Arnold Kling  

Bernanke Could Use a Clue

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Lots of big names at a Berkeley symposium on housing finance, including Ben Bernanke. Reportedly, Bernanke focused on the need to rework the government guarantee of mortgage securities.

I really believe that is wrong. Moreover, he knows less about it than I do, even though he has tremendous power and influence and I have essentially none. But we do not need mortgage securitization at all to have a mortgage market. Given how badly securitization has turned out, we would have been better off without it. Going forward, the cost of reviving that market seems to me to be pretty high. The benefits, relative to just letting banks do the lending the old-fashioned (1960's) way, are miniscule.

Symposium papers included Dwight Jaffee:

After all, subprime loans appear to represent no more than 4 percent of all US investment securities, and the aggregate loss rate on subprime loans in the end may not exceed 25 percent.9 Using these numbers, a "representative" `US investment portfolio would suffer a one-time loss of 1.0 percent (= 0.04 x 0.25) as a result of its subprime investment. This is certainly not a number that would be expected to bring the largest US financial firms to their knees

Well, sure if all the subprime mortgages were evenly spread across the entire universe of financial institutions, they would all still be solvent. The rest of the paper is equally asinine, if you ask me.

Edward Leamer says that housing is highly procyclical, so that the Fed should use housing starts as an economic indicator. When housing starts are low, you reduce interest rates, and when they are high, you increase interest rates, over and beyond what you would do based on the inflation and unemployment rates. My guess is that this has a real-world relevance on the order of rounding error. Brad DeLong's take:

That is a question. I know that Ed Leamer is very smart and very brave to be a macroeconomic time-series econometrician. But it is not clear what macroeconomic time-series econometricians have to offer here. I have no answer.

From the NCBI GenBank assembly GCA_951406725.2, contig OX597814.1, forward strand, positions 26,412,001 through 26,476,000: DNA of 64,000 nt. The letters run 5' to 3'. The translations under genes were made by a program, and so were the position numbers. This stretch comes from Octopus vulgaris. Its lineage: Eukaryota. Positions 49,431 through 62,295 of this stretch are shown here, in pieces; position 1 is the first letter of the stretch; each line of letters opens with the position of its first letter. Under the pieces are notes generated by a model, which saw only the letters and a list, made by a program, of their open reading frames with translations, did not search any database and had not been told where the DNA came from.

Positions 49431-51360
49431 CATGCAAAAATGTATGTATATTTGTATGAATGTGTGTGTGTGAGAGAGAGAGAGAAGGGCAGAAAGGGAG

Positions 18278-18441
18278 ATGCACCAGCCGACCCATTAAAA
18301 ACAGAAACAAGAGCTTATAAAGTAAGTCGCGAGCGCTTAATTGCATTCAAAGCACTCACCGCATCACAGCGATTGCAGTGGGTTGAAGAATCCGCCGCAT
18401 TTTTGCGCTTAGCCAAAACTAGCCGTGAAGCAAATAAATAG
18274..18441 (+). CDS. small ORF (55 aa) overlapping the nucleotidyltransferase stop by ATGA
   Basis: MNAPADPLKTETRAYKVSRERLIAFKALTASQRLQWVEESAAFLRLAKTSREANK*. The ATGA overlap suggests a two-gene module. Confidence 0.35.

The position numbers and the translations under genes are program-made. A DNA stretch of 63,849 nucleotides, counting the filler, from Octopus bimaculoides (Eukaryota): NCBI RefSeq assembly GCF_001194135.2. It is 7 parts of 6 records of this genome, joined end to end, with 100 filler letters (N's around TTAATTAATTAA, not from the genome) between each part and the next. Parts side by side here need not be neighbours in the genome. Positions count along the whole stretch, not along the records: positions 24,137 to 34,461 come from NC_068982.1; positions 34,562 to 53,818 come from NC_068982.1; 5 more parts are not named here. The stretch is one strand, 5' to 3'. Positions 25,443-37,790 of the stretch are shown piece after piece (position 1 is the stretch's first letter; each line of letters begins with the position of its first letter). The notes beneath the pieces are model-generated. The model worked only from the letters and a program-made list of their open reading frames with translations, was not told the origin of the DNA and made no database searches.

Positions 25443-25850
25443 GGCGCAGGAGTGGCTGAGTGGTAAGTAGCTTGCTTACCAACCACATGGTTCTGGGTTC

Later, in a discussion of a paper by Shiller, DeLong writes,

Greenspanism is the doctrine that the Federal Reserve must make sure that consumer-price inflation stays low and that expectations of future consumer-price inflation stay low, but that otherwise should let the macroeconomy govern itself and if exuberance leads to an episode in which the economy is saying laissez les bon temps roulez, then laissez les bon temps roulez.

No Greenspan-hatred here. Move along. I mean, come on. The absolute consensus among academics was exactly what Brad calls Greenspanism. If you had offered a petition in 2005 saying, "The Fed should raise interest rates when inflation is low, as long as there is somebody, somewhere, crying bubble," who would have signed?

He says, in effect, that everyone would sign that petition now. Well, count me out. All I can say is that after the fact, I sure wish someone had done something differently about the mortgage crisis. But at the time, nobody could connect all the dots. What if Dwight Jaffee had been right, that this should have been just a minor blip?

Christopher Mayer and R. Glenn Hubbard make the point that house prices appreciated in many markets outside the U.S. where there was direct lending. This argues against the view that securitization played a big role in the housing bubble in the U.S. They want to attribute the bubble mostly to declining interest rates, with some irrational exuberance thrown in, particularly at the end. They point out that mortgage rates now are unusually high, and they think that bringing them down by a percentage point would help moderate the decline in house prices. Perhaps, but I'm tired of policies that try to levitate house prices. And I'm tired of government trying to make sure that mortgage credit is cheap.